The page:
by Dennis Bragg – KPAX (Missoula)
They’re still running tests, but biologists are worried they may have found evidence of exotic mussels making an appearance in the waters of Flathead Lake.
Montana Fish, Wildlife and Parks says microscopic larvae have shown up in four of 17 plankton samples that were taken from a sample collected in July near Woods Bay on the north end of the lake.
Eileen Ryce, FWP’s aquatic invasive species coordinator, says samples were sent to three out-of-state laboratories for testing last week.
Test results from independent labs in the Midwest suggest that tiny organisms within the sample have characteristics consistent with zebra and quagga mussels. Results from a lab in Oregon, however, suggest the sample shows no sign of mussel contamination.
“These larvae are notoriously difficult to identify at this stage of development,” Ryce explained. “With this sample the question mark is the size of the larvae, which are significantly smaller than what we’d expect. But we’ll err on the side of caution.”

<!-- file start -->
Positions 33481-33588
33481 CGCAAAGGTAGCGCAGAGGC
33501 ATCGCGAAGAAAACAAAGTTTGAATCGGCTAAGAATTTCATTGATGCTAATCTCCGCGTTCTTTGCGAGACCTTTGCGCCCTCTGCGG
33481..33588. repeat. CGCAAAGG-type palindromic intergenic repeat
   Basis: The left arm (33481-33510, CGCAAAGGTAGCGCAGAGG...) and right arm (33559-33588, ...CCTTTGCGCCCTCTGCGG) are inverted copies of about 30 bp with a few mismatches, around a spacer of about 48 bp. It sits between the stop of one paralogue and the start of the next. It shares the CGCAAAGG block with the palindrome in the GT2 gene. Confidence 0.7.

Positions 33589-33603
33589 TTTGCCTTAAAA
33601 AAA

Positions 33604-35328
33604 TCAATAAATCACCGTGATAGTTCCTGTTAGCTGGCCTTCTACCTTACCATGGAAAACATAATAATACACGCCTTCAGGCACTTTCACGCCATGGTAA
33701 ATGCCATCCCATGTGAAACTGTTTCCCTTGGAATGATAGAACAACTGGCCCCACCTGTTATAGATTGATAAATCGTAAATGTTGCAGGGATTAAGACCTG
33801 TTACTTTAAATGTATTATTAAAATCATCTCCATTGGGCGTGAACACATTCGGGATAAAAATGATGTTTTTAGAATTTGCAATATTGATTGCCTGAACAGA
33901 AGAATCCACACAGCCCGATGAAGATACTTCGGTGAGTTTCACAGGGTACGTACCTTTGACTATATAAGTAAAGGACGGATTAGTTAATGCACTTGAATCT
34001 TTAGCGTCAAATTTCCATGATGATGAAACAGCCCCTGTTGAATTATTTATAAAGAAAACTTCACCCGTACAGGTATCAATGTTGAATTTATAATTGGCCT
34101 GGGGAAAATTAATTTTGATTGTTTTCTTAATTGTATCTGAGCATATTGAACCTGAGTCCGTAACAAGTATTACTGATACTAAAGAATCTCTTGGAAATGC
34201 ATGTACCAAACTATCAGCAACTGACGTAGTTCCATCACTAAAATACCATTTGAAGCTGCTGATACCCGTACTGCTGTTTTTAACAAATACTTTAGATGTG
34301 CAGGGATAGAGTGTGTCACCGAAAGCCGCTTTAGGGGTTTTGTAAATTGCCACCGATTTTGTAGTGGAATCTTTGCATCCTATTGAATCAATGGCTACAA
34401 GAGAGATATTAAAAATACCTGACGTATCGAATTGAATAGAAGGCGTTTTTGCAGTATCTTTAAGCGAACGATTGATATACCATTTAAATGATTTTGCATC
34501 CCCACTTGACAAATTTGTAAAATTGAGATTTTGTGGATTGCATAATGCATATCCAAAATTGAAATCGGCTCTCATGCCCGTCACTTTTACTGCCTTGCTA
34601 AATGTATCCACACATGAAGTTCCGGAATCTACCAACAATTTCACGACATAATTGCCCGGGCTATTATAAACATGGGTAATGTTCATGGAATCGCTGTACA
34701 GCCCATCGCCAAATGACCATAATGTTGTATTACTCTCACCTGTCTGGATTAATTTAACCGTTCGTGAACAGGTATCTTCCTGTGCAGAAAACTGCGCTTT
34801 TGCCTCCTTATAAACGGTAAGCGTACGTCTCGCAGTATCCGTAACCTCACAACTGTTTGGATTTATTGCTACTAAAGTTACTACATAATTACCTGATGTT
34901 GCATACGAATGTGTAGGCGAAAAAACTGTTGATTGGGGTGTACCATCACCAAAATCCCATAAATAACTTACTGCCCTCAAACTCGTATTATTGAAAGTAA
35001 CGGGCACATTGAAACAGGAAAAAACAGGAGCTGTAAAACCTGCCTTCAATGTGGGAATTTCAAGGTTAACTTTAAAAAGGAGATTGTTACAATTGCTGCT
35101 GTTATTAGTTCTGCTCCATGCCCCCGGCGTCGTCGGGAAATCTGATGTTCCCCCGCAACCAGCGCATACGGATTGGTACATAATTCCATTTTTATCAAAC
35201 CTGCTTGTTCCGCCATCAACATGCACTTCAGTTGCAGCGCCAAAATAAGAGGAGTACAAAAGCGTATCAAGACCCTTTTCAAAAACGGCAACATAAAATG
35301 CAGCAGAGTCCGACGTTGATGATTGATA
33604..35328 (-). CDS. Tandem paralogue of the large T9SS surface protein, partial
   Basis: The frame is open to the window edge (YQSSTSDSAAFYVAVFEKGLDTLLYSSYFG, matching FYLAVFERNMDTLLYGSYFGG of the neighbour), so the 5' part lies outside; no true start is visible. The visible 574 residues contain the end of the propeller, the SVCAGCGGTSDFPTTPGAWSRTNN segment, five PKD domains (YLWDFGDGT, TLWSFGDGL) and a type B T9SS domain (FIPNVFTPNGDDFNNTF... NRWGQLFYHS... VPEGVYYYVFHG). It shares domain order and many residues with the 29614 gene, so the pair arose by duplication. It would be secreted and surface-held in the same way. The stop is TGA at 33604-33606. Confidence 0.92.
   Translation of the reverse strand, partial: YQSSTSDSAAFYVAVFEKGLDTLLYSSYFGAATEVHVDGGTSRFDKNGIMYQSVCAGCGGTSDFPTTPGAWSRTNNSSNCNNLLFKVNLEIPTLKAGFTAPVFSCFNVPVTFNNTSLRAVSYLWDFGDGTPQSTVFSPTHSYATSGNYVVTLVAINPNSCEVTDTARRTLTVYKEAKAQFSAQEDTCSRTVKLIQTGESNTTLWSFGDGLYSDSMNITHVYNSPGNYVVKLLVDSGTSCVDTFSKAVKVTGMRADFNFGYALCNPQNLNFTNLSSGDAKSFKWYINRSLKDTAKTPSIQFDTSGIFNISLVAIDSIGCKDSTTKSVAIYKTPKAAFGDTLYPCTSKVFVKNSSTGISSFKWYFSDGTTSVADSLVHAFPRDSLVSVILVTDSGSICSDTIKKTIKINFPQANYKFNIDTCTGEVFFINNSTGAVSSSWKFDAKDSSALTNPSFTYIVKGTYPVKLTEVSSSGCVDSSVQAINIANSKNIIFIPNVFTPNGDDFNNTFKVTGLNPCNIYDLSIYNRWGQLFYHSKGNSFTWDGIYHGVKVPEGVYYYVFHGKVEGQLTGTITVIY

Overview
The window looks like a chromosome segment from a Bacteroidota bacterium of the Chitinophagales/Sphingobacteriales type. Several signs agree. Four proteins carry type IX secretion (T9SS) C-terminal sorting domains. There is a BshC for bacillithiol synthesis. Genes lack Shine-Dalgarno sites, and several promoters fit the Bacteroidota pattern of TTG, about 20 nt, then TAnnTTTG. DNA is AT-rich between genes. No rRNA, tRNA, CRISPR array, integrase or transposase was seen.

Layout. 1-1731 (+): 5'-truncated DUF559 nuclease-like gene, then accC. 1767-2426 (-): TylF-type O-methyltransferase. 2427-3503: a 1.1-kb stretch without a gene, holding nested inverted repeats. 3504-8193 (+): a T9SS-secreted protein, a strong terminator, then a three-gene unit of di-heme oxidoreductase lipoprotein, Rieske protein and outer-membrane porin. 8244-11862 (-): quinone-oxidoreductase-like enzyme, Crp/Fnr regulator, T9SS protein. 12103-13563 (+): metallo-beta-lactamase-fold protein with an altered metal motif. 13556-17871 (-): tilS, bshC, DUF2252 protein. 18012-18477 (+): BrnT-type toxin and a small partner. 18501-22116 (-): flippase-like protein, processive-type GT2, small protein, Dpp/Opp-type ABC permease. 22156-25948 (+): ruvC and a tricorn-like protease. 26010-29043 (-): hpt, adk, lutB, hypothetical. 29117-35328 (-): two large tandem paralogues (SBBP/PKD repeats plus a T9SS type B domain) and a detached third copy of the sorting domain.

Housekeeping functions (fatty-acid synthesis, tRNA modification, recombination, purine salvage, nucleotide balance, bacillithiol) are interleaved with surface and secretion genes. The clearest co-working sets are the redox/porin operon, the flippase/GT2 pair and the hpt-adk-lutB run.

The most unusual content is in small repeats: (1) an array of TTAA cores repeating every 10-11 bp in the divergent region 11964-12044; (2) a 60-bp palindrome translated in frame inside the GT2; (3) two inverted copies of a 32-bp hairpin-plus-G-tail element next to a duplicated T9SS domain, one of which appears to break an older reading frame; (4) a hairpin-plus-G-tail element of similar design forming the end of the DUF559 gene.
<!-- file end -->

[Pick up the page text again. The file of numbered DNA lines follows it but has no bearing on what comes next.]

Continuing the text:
Ryce said FWP will send a team of divers to several locations on the north end of Flathead Lake to search for adult mussels, which could be as tiny as sesame seeds.
The sample that contained the suspicious, microscopic larvae was among 11 collected from Flathead Lake by volunteers from the Whitefish Lake Institute in July and delivered to FWP in late September. The remaining suspected samples will be submitted for additional DNA testing.
FWP has also alerted downstream agencies in Idaho, Washington and Oregon since the organisms could be carried into the extensive Columbia River system via the Flathead River.
Zebra mussels were first discovered in the Great Lakes in the 1980s and appeared in Lake Mead in 2007, causing all Western States to begin screening for their spread. In Montana testing has focused on Flathead, Fort Peck Lake and Canyon Ferry because those waterways see the highest amount of non-resident boating traffic.